Stanford-Binet Intelligence Scales, Fifth Edition (SB5)
PURPOSE: An individually administered assessment of intelligence and cognitive abilities
AUTHORS: Gale Roid, 2003, 5th Edition
RANGE: Age 2 to 85+ years
ADMINISTRATION TIME: varies, approximately 5 minutes per subtest
Early SB5 kits are available for younger subjects, to age 7-0 (more information below)
The Stanford-Binet Intelligence Scale, Fifth Edition (SB5) is a contemporary assessment with a rich tradition, which began in 1916 when Lewis Terman completed his American revision of the Binet-Simon Scales (1908). Through various editions, this assessment has become widely known and is acknowledged as the standard for intelligence measurement. The SB5 is a valuable update to this well-established assessment.
The SB5 blends many of the important features of earlier editions with significant improvements in psychometric design. It incorporates the use of two routing subtests in the point-scale format of the 1986 edition with the functional-level design of the 1916 to 1960 editions for the remaining subtests. Modern item response theory provides a strong psychometric foundation for the routing, subtests, and functional-level design. By adapting the test to the functional level of the examinee, the routing procedure of the SB5 increases the precision of measurement by tailoring the difficulty of the items to his or her level of cognitive functioning. The use of a hierarchical model of intelligence with a global g factor and several broad factors at a second level is repeated in this edition.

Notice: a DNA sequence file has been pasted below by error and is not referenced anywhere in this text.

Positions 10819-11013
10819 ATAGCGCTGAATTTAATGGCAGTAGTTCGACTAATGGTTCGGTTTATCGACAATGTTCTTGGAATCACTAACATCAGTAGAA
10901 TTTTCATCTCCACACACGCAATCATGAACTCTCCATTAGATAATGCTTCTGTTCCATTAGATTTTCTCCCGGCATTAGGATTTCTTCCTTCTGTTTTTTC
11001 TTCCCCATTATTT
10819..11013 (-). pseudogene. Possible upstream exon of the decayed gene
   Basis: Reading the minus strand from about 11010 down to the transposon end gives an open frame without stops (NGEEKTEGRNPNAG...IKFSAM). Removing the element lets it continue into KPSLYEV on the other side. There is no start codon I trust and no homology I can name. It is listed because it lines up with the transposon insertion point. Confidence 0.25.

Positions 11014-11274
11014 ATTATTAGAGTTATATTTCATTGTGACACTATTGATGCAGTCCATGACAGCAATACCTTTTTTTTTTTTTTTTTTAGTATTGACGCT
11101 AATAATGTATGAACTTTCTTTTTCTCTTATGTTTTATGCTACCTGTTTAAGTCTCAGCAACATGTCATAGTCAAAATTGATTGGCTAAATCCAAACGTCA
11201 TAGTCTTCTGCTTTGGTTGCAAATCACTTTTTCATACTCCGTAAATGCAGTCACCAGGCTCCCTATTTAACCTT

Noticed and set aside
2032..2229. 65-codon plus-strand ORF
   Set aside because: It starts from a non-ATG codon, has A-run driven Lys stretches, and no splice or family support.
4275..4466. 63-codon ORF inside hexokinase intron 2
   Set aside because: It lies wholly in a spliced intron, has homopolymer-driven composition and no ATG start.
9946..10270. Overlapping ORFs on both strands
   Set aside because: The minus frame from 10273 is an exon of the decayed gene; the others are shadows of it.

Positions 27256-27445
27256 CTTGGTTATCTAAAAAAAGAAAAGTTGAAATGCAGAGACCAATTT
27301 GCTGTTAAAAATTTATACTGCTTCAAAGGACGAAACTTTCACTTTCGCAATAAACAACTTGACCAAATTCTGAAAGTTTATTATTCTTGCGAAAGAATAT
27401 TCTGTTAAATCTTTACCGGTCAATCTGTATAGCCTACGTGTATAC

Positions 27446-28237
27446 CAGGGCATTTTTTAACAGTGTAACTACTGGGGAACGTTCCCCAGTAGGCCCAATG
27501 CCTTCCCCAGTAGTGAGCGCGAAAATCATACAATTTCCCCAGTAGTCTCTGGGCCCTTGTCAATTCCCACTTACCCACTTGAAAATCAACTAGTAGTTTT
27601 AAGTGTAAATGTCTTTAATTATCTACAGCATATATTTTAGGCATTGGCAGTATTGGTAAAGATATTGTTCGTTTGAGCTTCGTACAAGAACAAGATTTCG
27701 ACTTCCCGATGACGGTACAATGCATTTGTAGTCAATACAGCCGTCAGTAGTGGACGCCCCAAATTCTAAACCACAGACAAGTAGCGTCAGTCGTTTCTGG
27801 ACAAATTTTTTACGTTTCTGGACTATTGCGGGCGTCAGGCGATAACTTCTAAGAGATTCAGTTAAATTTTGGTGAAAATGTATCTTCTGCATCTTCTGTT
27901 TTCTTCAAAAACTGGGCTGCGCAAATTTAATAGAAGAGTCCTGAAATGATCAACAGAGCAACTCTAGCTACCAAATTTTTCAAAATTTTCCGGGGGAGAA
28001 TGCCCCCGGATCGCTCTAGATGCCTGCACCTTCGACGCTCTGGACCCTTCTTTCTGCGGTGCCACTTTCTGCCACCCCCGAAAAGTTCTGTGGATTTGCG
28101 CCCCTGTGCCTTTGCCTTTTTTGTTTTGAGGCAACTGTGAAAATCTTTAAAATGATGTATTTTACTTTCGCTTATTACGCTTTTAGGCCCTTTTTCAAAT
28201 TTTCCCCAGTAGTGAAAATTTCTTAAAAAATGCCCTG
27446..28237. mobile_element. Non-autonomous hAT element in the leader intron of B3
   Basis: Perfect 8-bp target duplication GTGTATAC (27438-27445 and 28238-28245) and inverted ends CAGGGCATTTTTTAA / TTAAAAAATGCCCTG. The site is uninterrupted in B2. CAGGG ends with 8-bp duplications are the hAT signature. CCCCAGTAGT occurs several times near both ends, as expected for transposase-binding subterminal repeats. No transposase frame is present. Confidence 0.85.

THIS TEST INCLUDES CERTAIN MANIPULATIVES WITH SMALL PARTS THAT MAY PRESENT A CHOKING HAZARD FOR CHILDREN UNDER THE AGE OF EIGHT. DO NOT ALLOW ANY CHILDREN TO PLACE ANY MANIPULATIVE IN THEIR MOUTH. A TRAINED ADULT EXAMINER MUST ALWAYS CLOSELY SUPERVISE THE ADMINISTRATION OF THE TEST AND USE OF MANIPULATIVES BY CHILDREN.
The SB5 is appropriate for a broad range of 2 to 85+ years, providing one assessment for all ages. It provides comprehensive coverage of five factors of cognitive ability:
Psychologists will appreciate the new features of the SB5:
The SB5 may be used to diagnose a wide variety of developmental disabilities and exceptionalities and may also be useful in:
Testing begins in Item Book 1 with the routing subtests. The start points for two routing subtests in Item Book 1 are determined by age or estimated ability level; Nonverbal Fluid Reasoning routes to the appropriate difficulty level in Item Book 2 (Nonverbal), while Verbal Knowledge does so for Item Book 3 (Nonverbal). The remaining eight subtests (four nonverbal and four verbal) are then measured in Item Books 2 and 3.
SCORING AND INTERPRETATION